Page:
Sales is the Growth Engine
Sales is the engine driving SaaS company value. Top and bottom line performance are totally dependent on the sales organization and its performance. And sales expense is typically the largest expense item on a growth SaaS company’s income statement. When scaling the business, sales typically averages roughly 30% of revenue, so therefore sales spend is one of the biggest investments a company can make.
For these reasons, accurately tracking key sales metrics and benchmarking your performance against peers and market leaders is critical to getting the most out of your sales resources.
Typical SaaS Sales Metrics
At the highest level, SaaS companies look at sales expense, headcount, sales productivity and SaaS metrics like:
- The cost of new customer acquisition (CAC)
- Customer lifetime value (CLV)
- Customer churn or retention rates
Underlying those metrics are processes which can improve or reduce performance in each of the above metrics. These processes are important to track accurately and benchmark to achieve the SaaS performance expected in the market. One of the key ones is the average length of sales cycles for your company’s products and services. Getting the systems right to accurately track and evaluate sales cycles is an important management function.
The Key Metric: Average Sales Cycle
SaaS companies that accurately and regularly track sales cycles tend to improve sales outcomes.
Shorter sales cycles equate to more sales and greater productivity from invested resources.
A wealth of information can be gleaned from automatically tracking your sales cycle. First and foremost, are you meeting or beating the benchmark for sales cycles from similar types of companies? How many of your individual sales reps meet or beat the benchmark? Are certain types of customers, or certain geographies and sales territories meeting or beating the benchmark, or underperforming? Answers to these questions can only be provided by accurate sales cycle tracking.
Defining the Start of the Sales Cycle
With most companies using a CRM, it should be easy to calculate the length of time between getting a lead and when it is a closed sale. But, like almost everything with metrics, the devil is in the definitions. To calculate sales cycles, you need a starting date. At what point does the sales cycle start?
Some companies consider the start of the sales cycle when a lead is entered into the CRM. However, many companies purchase lead lists which can sit untouched for long periods of time so that can be a troublesome start date because nothing has really happened. Companies may have several resources working leads to qualify them and the point of qualification can be unclear so the initial working of a lead is also problematic. A salesperson may send many emails to a prospect, the prospect may respond but the lead isn’t yet an opportunity.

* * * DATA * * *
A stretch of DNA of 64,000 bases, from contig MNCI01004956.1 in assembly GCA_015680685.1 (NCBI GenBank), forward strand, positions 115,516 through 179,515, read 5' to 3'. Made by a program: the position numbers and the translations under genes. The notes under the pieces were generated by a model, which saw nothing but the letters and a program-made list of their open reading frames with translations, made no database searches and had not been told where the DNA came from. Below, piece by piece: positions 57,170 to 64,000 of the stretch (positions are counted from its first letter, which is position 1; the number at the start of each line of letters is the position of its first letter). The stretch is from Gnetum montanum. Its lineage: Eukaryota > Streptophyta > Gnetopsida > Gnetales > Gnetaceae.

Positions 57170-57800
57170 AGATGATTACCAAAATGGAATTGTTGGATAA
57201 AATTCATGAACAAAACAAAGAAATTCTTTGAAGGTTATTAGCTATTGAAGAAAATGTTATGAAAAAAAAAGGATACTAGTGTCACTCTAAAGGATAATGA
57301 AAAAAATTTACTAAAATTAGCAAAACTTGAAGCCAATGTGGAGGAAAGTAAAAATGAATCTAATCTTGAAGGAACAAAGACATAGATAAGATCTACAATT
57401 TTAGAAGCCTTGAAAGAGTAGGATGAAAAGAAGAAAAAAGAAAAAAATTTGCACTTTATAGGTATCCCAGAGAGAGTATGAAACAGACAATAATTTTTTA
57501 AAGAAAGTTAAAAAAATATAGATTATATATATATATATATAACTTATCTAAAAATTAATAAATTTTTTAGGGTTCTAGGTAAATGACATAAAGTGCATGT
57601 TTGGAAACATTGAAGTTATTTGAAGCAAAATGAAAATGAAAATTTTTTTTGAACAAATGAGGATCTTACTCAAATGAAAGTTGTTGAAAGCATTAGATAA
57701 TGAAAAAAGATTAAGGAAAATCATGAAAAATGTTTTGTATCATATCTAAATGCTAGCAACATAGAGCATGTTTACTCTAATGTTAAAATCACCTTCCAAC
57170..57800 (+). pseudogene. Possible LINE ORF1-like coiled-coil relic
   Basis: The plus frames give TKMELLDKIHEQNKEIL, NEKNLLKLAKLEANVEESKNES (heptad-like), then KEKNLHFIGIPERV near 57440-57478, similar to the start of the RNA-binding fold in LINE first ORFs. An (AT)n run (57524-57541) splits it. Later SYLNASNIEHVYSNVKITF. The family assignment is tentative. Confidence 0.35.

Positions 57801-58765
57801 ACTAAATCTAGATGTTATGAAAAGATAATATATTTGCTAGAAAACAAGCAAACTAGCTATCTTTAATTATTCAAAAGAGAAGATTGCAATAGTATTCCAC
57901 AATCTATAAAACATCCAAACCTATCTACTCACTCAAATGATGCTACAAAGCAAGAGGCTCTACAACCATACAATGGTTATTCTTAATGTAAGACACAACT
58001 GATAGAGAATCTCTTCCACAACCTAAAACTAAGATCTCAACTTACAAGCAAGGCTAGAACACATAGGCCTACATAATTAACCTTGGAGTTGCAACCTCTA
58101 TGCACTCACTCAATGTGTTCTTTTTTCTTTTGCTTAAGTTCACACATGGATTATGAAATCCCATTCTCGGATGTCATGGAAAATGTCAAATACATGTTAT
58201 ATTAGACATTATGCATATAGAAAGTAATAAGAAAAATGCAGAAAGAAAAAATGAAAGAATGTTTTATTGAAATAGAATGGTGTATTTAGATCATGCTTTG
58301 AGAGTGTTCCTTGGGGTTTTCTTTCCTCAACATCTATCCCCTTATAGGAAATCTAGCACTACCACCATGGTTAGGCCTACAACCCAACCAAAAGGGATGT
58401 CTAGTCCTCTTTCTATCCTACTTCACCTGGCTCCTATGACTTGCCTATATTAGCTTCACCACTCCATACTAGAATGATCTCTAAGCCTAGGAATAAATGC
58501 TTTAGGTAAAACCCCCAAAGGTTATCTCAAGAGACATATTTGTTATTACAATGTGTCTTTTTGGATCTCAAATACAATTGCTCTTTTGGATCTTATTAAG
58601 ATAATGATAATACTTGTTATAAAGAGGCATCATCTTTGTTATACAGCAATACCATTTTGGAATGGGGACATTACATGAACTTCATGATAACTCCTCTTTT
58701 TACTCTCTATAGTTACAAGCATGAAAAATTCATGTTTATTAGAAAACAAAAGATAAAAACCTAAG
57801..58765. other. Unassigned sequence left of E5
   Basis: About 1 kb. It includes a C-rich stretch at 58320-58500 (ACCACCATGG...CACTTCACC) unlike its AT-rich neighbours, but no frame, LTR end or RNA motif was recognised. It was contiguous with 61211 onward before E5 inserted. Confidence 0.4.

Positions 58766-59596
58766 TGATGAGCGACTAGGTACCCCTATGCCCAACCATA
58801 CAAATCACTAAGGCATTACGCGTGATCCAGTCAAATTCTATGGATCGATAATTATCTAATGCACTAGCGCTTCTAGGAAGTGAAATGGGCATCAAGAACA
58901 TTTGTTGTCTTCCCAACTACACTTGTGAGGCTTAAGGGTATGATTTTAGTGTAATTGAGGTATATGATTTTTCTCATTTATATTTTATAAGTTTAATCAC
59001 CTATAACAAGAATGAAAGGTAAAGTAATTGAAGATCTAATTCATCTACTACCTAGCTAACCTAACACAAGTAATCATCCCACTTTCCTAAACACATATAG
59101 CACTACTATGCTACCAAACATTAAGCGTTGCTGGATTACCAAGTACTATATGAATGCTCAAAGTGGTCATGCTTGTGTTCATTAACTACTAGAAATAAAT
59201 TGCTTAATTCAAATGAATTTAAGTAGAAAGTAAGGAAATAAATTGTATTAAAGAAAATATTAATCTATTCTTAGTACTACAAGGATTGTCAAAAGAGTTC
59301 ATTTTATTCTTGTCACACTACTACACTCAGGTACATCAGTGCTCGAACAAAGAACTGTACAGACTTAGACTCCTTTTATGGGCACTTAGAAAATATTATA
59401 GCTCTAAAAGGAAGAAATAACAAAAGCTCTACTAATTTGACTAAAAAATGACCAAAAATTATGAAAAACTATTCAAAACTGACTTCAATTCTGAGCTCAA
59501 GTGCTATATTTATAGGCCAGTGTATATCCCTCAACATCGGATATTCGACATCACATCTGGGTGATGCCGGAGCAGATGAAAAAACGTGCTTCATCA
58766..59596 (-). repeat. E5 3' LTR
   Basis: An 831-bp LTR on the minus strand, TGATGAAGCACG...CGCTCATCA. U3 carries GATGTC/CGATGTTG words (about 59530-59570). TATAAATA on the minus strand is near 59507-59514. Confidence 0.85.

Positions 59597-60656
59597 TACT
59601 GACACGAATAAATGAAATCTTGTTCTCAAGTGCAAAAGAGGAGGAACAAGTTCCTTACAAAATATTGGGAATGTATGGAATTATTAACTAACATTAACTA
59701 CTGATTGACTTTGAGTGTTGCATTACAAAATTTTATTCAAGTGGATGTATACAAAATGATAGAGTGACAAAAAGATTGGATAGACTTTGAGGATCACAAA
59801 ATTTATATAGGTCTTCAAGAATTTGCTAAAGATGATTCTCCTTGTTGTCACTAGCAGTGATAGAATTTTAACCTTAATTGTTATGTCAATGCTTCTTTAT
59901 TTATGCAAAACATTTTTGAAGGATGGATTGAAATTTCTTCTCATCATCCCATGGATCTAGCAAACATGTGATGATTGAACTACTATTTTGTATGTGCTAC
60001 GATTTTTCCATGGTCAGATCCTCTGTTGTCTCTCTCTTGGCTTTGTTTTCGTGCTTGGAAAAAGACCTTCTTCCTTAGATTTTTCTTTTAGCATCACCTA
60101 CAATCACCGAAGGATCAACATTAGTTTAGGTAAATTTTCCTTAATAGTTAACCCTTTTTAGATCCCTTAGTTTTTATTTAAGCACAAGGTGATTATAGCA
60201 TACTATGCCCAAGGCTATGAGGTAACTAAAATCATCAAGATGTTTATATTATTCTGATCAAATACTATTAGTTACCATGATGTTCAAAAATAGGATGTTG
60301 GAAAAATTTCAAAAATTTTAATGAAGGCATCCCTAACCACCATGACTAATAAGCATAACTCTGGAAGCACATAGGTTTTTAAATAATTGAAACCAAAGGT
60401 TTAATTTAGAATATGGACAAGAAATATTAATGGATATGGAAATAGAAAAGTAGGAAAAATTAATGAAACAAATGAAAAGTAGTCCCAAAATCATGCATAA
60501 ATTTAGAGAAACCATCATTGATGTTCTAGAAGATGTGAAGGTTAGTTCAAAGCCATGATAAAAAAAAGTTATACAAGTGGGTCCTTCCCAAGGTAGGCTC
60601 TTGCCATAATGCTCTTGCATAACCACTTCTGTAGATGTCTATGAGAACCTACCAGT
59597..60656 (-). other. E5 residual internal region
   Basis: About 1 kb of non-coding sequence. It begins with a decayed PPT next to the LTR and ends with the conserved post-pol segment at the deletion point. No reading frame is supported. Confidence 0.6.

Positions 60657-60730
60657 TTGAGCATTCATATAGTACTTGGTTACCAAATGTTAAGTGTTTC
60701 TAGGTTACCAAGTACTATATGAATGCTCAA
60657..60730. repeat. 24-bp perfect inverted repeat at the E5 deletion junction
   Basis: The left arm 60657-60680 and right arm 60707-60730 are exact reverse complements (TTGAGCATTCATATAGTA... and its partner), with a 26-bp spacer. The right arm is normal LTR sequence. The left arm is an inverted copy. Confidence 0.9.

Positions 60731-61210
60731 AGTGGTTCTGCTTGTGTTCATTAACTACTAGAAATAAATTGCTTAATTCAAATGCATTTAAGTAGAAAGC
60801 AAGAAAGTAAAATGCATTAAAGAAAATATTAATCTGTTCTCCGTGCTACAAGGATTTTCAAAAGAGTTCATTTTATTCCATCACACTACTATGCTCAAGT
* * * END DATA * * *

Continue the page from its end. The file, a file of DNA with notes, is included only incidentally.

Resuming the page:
Typically, every sales organization has some point where they register a lead as an opportunity and that is the point when we recommend that a company start tracking sales cycles. That doesn’t mean that a company shouldn’t analyze and track how long leads sit until being classified as an opportunity, but we recommend starting the sales cycle from the date when a lead is qualified as an opportunity.
Average sales cycles typically vary among SaaS companies based on several factors:
- Company size: Larger companies usually have longer sales cycles than smaller companies
- Contract value: Companies selling subscriptions with larger average contract values also have longer sales cycles than companies selling low priced, low touch subscriptions
Across the board, though, when comparing peer companies with similar sales models and at similar stages of growth, there is a strong correlation between growth and sales cycles.
Faster growth companies have shorter sales cycles and slower growth companies have longer sales cycles when comparing similar companies.
Using data from our recent OPEXEngine 2019 B2B SaaS Sales Planning Survey conducted in March and April 2019, with over 90 SaaS B-2-B vendors participating, we found on average, for companies with 30%+ revenue growth, that median sales cycles were 11-13% higher than for comparable companies with revenue growth below 30%. For the highest revenue growth companies over 50%, the difference in sales cycles can be up to 25% faster than with similar sized companies selling comparable average contract values.
The data for growth companies in the $10M-$50M range showed a lot of variances which we’ve seen before. Companies in this stage are typically adding salespeople at a fast rate. The average sales cycle can be extended because the data includes new hires and new territories as well as established sales resources. While the median sales cycle days for this group is 135, the best-performing companies have a sales cycle of 65 days or less in this group. Sales cycle consistency throughout the sales organization is also an important metric to track.
Source: OPEXEngine Sales Planning benchmarks 2019
Focusing on sales cycles is a great way to get the entire management team on board with improving sales productivity. You can argue about the best sales process, the most effective sales compensation plans, and territory management, but you can’t argue with concrete data on sales cycles, the benchmarks for sales cycles from peer companies, or the fact that shorter sales cycles are consistent with faster growth.
To learn more about SaaS sales benchmarks from OPEXEnginge, a confidential SaaS benchmarking platform and Finance community, reach out at firstname.lastname@example.org.
This article originally appeared on InsightSquared.